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Basic Clin Pharmacol Toxicol. 2008 May;102(5):466-75. doi: 10.1111/j.1742-7843.2008.00227.x. Epub 2008 Mar 6.

In vitro inhibition of CYP3A4 metabolism and P-glycoprotein-mediated transport by trade herbal products.

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1
Department of Cancer Research and Molecular Medicine, Faculty of Medicine, Norwegian University of Science and Technology (NTNU), Trondheim, Norway. bent.h.hellum@ntnu.no

Abstract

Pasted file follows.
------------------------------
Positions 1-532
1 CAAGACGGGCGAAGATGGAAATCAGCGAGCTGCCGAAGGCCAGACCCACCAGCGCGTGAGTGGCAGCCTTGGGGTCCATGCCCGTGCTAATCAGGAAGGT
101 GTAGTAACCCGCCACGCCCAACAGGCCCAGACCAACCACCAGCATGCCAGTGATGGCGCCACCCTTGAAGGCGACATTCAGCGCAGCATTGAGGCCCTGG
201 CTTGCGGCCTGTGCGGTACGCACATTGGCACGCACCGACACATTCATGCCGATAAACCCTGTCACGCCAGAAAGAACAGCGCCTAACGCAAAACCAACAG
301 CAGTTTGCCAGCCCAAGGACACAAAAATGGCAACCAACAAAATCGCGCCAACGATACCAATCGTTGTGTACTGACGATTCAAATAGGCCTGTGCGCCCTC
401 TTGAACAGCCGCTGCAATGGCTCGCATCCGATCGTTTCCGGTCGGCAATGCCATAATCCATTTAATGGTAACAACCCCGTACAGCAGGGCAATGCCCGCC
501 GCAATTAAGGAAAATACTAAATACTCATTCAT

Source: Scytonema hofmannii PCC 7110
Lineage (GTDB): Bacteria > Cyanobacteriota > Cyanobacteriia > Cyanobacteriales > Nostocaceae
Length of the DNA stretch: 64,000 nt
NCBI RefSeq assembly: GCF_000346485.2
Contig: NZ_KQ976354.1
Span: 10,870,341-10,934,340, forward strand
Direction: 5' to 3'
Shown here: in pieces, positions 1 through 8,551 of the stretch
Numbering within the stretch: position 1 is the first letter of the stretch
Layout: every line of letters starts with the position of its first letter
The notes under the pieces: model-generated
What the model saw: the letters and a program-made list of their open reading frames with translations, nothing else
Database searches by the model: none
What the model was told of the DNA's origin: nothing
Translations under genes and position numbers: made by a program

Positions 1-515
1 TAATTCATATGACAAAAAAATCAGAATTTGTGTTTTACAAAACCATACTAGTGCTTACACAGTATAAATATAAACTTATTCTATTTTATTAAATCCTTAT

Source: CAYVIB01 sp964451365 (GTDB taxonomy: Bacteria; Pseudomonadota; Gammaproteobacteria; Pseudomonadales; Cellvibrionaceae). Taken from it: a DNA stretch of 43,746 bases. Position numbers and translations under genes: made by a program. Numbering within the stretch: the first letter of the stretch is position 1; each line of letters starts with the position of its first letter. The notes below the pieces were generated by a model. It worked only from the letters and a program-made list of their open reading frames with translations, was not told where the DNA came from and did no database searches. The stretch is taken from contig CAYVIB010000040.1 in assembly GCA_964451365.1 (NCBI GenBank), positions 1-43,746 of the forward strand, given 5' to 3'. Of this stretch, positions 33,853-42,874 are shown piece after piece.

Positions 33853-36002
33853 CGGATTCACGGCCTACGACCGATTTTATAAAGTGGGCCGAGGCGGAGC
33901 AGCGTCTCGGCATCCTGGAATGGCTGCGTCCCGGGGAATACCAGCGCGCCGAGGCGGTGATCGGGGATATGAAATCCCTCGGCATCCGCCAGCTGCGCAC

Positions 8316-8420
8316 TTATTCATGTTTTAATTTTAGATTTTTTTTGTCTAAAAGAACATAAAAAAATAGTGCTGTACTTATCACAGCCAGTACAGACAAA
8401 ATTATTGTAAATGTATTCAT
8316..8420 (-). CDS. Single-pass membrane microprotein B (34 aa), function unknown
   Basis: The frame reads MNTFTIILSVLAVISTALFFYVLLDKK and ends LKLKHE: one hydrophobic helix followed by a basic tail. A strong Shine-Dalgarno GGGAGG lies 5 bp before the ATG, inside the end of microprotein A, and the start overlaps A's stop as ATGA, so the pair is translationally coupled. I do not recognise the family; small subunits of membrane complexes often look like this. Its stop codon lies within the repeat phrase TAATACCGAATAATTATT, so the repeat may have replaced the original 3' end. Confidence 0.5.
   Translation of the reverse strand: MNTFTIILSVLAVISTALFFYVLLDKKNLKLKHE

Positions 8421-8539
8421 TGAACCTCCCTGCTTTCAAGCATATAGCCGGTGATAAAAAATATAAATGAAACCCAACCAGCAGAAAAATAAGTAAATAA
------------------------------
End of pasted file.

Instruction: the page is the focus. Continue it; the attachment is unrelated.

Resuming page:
Extracts of six commonly used commercially available herbal products, St. John's wort, common valerian, common sage, Ginkgo biloba, Echinacea purpurea and horse chestnut were investigated for their in vitro inhibitory potential of CYP3A4 mediated metabolism and P-glycoprotein efflux transport activity. C-DNA baculovirus expressed CYP3A4 and Caco-2 cells were used. Ketoconazole and verapamil were applied as positive control inhibitors, respectively. A validated high-performance liquid chromatography methodology was used to quantify the formation of 6-OH-testosterone and scintillation counting was used to quantify the transport of (3)H-digoxin. All the investigated herbs inhibited CYP3A4 activity. St. John's wort was the strongest inhibiting herb with an IC(50) value of 15.4 microg/ml, followed by common sage, Ginkgo biloba, common valerian, horse chestnut and Echinacea purpurea. All herbs also inhibited P-glycoprotein activity. Ginkgo biloba was the strongest inhibiting herb, inhibiting the net digoxin flux with an IC(50) value of 23.6 microg/ml, followed by St. John's wort, horse chestnut, common sage, common valerian and Echinacea purpurea. No correlation was found between the herbs inhibitory potentials towards CYP3A4 and P-glycoprotein activities. Ginkgo biloba, horse chestnut and common sage, besides St. John's wort, are suggested candidates for in vivo intestinal herb-drug pharmacokinetic interactions.

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